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Track the story with your nose

by davesandel on March 30th, 2021

Tuesday, March 30, 2021                   (today’s lectionary)

Track the story with your nose

Here me and listen. The Lord called me from birth, from my mother’s womb he gave me my name. He concealed me in the shadow of his arm, in his quiver he hid me. Now the Lord has spoken who formed me, that Jacob may be brought back to him. I am made glorious in the sight of the Lord, and my God is now my strength! I will make you a light to the nations, and my salvation will reach to the ends of the earth.

Sometimes I listen to the English Jesuit broadcast “Pray As You Go,” 12 or so minutes of meditative music, lectionary reading, and a question or two to ponder. I listened yesterday, and realized along with my Jesuit guide that when Mary washed Jesus’ feet with perfume, it was nearly the last time anyone alive touched Jesus’ feet.

Then my guide asked me to imagine Mary’s weeping, to see her standing beneath her crucified friend, looking at the feet of Jesus nailed straight through with thick, crude spikes, broken and covered with bloody dirt. Of course she remembered the pound of nard which she had lavished on Jesus’ feet, just a few days before.

Finally, my guide asked me to listen to the entire passage again, but this time focusing on how things smelled. The dinner, roasted meat and warm wine, wonderful scents filling the air, making our mouths water, and then the perfume, overwhelming every cubic inch of space within the house.

Reviewing today’s scriptures, I think too of the smells of birth, in Isaiah’s nose as he wrote the words God gave him, the smells of underarms, the inside of a leather quiver. What indeed does glory smell like, Lord?

Jesus, reclining at dinner, was deeply troubled. “One of you will betray me,” he said. Who could he mean? One of us? And the disciple whom Jesus loved leaned back against the chest of Jesus and asked, “Master, who is it?” Jesus answered. After Judas took the wine-soaked morsel of bread, Satan entered him. Judas left at once. And it was night. Then Jesus looked up and said, “Now is the Son of Man glorified, and God is glorified in him. My children, I will be with you only a little while longer.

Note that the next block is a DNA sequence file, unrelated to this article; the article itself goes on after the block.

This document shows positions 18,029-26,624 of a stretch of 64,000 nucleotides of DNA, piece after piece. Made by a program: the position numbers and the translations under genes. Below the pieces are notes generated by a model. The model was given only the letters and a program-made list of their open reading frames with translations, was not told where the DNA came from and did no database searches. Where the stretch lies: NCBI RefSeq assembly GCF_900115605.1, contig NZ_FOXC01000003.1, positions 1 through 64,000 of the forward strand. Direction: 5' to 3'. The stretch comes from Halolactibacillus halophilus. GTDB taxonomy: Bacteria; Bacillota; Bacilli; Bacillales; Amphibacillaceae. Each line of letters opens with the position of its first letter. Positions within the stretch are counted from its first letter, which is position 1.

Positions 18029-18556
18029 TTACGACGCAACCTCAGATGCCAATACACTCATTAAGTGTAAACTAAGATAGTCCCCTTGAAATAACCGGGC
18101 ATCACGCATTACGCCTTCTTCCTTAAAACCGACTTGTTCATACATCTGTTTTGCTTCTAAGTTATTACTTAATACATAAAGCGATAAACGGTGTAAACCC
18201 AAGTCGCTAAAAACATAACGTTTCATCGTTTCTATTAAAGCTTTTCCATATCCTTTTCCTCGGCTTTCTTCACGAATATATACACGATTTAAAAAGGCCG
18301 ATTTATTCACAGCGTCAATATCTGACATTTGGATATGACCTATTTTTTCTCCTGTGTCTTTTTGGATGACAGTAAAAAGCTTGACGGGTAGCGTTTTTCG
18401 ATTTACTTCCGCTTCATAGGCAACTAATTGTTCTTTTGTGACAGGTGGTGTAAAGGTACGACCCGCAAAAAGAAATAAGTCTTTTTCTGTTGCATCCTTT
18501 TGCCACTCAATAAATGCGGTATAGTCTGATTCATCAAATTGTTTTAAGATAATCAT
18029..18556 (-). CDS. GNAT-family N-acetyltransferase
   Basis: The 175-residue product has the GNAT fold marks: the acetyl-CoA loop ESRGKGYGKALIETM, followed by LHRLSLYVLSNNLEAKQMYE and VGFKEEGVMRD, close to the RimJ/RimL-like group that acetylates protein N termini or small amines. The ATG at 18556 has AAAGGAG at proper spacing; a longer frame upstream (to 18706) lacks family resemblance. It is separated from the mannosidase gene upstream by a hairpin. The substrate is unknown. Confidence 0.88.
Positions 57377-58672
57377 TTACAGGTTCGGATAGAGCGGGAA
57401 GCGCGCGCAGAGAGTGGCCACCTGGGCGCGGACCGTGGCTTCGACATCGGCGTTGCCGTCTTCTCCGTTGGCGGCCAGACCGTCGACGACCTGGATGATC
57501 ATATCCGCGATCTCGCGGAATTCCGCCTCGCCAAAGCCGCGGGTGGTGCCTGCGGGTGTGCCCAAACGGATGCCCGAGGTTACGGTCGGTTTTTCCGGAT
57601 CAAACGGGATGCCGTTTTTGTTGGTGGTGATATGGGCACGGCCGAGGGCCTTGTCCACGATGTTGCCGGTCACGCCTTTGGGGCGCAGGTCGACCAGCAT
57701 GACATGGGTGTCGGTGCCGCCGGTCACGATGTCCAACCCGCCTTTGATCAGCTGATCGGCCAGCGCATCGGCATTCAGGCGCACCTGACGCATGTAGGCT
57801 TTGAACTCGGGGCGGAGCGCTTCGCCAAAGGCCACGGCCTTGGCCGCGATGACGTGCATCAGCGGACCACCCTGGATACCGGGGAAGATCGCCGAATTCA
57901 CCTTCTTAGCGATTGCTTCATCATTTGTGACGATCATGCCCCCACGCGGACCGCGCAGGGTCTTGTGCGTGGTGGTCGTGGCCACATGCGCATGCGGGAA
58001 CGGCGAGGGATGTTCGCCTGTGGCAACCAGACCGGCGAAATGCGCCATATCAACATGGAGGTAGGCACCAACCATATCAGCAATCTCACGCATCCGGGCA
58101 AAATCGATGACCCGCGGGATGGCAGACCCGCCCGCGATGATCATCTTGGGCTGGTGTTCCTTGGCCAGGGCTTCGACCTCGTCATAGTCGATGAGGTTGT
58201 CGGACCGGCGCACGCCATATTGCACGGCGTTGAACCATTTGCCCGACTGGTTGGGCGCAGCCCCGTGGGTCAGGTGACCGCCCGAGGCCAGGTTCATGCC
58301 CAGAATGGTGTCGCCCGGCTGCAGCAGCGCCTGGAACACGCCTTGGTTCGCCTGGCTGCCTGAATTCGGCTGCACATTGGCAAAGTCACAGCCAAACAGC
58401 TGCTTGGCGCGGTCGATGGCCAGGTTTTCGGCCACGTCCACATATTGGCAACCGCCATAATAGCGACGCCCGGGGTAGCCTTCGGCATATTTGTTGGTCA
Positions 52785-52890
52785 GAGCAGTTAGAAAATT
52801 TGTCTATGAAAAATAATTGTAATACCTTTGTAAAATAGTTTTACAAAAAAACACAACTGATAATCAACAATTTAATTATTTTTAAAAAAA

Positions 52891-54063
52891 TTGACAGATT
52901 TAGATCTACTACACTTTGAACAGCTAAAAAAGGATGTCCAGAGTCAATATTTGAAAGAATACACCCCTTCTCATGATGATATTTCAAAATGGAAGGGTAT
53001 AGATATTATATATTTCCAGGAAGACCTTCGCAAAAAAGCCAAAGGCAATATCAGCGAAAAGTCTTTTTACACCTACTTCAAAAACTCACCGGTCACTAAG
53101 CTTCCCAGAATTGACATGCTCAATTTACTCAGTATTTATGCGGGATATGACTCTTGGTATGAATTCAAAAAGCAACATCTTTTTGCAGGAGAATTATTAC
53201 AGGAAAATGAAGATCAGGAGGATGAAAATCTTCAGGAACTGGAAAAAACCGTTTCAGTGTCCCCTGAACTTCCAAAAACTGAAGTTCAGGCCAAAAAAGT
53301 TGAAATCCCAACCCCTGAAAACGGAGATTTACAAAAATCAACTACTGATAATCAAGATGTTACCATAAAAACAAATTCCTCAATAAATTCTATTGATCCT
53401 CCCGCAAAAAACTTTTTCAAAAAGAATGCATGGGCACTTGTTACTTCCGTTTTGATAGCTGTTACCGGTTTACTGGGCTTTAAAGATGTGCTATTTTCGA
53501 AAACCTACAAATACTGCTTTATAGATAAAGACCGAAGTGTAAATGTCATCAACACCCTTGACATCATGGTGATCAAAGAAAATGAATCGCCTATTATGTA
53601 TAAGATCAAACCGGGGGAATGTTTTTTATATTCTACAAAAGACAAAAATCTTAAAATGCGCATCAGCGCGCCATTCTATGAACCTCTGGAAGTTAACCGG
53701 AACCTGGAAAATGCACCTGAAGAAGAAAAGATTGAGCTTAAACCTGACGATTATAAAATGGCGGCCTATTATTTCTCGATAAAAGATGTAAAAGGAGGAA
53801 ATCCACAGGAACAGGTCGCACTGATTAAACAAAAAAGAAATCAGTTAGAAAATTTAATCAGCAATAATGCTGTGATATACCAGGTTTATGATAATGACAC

So now not only glory, but the scents of fear and betrayal as well. The smell of death, waiting just around the corner for Jesus. “Wine-soaked morsel of bread …” I drank a glass of wine just now with dinner, and as I dipped my sourdough bread in the red wine, those smells filled the air around me. What of the 11 remaining disciples in their confusion? What did they smell? And how does betrayal smell to Jesus?

Peter, will you really lay down your life for me? Oh no, Peter, you will not. Before the rooster crows, you will deny me three times.

Peter’s loyalty to Jesus would be overwhelmed by his fear. Jesus smells this before it happens … and then as the story continues into courtyards and chicken coops, into the darkest night and finally the dawn, Peter reeks with his inability to stop saying, “No! I do not know the man.” What do we smell like when we do the same? What do I smell like to others, what do I smell like to God?

But more importantly, I think … what does God smell like to me?

I take refuge in you, my Lord, and you never let me be put to shame. You are my rock and my fortress, rescue me, O God, from the hand of the wicked. On you I have depended from my birth, from my mother’s womb. I proclaim with my mouth your justice, your salvation, and all your wonderful deeds.

(Isaiah 49, Psalm 71, John 13)


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